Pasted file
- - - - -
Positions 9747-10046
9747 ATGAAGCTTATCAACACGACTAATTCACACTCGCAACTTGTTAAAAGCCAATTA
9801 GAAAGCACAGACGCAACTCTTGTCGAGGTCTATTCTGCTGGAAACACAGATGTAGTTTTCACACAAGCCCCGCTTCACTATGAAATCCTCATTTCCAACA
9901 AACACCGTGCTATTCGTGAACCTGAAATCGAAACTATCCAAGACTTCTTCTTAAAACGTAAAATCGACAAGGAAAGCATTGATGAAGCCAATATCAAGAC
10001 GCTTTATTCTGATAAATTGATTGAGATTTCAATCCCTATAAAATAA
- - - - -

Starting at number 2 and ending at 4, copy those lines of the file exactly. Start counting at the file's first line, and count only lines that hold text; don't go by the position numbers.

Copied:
9747 ATGAAGCTTATCAACACGACTAATTCACACTCGCAACTTGTTAAAAGCCAATTA
9801 GAAAGCACAGACGCAACTCTTGTCGAGGTCTATTCTGCTGGAAACACAGATGTAGTTTTCACACAAGCCCCGCTTCACTATGAAATCCTCATTTCCAACA
9901 AACACCGTGCTATTCGTGAACCTGAAATCGAAACTATCCAAGACTTCTTCTTAAAACGTAAAATCGACAAGGAAAGCATTGATGAAGCCAATATCAAGAC